documentary / films / writing

Film Review: All Eyez On Me (2017) by Elizabeth Charters

“Legends never die.”

Benny Boom (Next Day Air, 48 Hours to Live), directs an all star cast in All Eyez on Me, delivering an exceptional film about the life of rapper, actor, and activist Tupac Shakur (played by  the talented Demetrius Shipp Jr.). The film features elements of hip-hop music and provides behind the scenes analysis deciphering the hidden messages behind Tupac’s lyrics, including controversial songs such as ‘Brenda’s got a baby.’

‘Thug life’ has never been a more accurate summary as the film depicts Tupac’s struggle from early days in New York, emerging on the stage, to selling platinum records and charting number one hits, until his tragic death, at the age of twenty-five. Tupac’s empowering speeches on issues surrounding race, with him being described as a revolutionist and an influential hero, adds to his success in informing white America of the harshness and grim consequences that individuals faced because of race-related issues.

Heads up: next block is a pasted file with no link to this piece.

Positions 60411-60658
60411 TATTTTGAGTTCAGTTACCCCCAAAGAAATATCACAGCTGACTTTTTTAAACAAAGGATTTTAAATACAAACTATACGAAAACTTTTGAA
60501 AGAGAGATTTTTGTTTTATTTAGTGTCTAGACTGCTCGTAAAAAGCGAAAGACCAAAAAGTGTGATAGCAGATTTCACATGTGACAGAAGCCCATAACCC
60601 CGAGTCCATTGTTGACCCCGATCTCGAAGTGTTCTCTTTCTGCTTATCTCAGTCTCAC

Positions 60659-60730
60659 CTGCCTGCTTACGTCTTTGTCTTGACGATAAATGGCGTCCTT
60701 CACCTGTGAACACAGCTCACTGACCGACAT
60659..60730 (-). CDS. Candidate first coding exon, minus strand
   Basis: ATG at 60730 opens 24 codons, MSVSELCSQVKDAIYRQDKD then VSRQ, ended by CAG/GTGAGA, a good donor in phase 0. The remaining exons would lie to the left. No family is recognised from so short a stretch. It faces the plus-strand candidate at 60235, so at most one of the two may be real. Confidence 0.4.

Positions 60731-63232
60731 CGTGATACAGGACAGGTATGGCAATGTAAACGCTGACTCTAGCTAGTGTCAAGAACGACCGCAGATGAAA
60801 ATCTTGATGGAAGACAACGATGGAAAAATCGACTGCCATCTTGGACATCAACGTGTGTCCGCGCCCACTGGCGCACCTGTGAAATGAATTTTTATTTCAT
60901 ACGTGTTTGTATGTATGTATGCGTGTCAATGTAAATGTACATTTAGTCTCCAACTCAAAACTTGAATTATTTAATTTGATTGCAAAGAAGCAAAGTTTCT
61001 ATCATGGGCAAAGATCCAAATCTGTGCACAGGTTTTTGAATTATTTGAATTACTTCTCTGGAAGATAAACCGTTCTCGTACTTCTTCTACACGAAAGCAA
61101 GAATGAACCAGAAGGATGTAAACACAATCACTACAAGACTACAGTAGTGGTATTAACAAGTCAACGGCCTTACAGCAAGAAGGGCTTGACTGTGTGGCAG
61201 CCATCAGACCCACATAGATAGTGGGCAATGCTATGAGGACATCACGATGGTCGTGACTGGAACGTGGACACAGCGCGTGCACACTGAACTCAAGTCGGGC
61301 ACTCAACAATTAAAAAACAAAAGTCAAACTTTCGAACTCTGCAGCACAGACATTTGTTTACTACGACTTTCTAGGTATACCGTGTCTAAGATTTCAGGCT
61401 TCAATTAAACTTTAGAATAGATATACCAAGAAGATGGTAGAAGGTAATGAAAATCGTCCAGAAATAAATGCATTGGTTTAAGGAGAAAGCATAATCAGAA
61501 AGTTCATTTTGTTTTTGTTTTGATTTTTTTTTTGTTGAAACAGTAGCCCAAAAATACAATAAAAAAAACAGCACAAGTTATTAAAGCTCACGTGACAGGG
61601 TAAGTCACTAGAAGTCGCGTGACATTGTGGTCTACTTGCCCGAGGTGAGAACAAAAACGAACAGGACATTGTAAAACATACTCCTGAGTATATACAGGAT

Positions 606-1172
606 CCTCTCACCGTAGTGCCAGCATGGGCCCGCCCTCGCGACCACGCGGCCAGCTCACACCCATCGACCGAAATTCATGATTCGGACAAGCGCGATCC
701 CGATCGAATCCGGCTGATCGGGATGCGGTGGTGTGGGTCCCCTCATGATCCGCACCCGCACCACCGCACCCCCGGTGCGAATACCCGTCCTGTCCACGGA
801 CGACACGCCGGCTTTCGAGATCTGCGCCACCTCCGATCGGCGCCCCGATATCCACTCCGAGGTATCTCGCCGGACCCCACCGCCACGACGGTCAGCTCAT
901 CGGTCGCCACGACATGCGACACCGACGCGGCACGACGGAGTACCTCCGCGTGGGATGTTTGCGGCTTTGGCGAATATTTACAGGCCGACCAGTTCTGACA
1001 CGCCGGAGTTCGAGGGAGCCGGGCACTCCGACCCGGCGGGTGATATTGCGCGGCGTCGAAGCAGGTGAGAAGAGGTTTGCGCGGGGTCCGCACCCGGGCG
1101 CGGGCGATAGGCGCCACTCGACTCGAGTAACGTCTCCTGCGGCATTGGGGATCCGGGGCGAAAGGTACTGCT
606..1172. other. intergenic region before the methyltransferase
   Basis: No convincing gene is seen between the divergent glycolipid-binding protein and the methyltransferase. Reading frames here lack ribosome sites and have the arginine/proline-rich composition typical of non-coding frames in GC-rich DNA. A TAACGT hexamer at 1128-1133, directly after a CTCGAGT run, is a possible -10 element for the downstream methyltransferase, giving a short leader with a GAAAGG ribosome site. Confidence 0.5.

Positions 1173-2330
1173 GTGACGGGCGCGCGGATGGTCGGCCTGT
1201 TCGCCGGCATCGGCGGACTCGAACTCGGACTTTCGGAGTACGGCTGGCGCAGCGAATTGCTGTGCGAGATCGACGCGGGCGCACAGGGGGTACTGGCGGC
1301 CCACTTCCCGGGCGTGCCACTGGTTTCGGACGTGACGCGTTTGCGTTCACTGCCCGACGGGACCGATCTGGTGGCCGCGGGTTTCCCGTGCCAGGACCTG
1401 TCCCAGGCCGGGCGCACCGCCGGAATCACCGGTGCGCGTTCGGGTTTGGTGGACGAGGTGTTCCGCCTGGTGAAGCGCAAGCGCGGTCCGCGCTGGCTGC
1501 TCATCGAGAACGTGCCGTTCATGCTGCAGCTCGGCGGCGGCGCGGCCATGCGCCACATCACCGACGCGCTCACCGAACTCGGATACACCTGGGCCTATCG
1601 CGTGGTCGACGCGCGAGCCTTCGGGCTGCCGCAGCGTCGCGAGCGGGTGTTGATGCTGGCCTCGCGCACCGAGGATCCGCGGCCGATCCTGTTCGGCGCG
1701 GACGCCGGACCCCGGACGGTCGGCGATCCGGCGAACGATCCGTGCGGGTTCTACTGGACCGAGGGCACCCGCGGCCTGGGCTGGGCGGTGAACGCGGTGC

The film displays Tupac’s rawness as his powerful music portrays America as ‘the biggest gang there is’. Themes that play a crucial role in representing Tupac’s life, include friendship and how famous artists strengthen their ties to each other by looking after each other, especially in the music industry. More so, the film just as much states that if you wrong the people who look after you there will be consequences as well. Dominic L. Santana stars as Suge Knight, who manages Tupac’s music success, and Jamal Woolard plays rap legend Biggie Smalls. Not only do the actors mimic famous rappers’ personalities, but they also look a lot like what the original all star legends did. Tupac also states during the film, “If they kill me, I want the people to have every drop, to know the real story”.

All Eyez On Me illustrates that music is something more and that it speaks to people in various ways. One of these concepts which Tupac marks in his music is that of struggles and gang communities. Tupac reminds his viewers, “A shooting can happen anytime and anywhere”. Just as some are proud of his success, there are people who are jealous and would do anything to eliminate Tupac from the competition. The film reminds viewers of how some individuals were out to ruin Tupac’s image and that he was constantly reminded of the “bullseye on his back” because of race.

The media focusing on Tupac’s private life and the American Vice President disagreeing with what Tupac wanted his music to represent, provided Tupac with “all the tools to destroy himself”. This is a must-see film which documents the talented cultural icon whose legacy continues to grow long after his passing.

All Eyez On Me is in cinemas from 15th June through Roadshow Films.

*Please note: My article was published at


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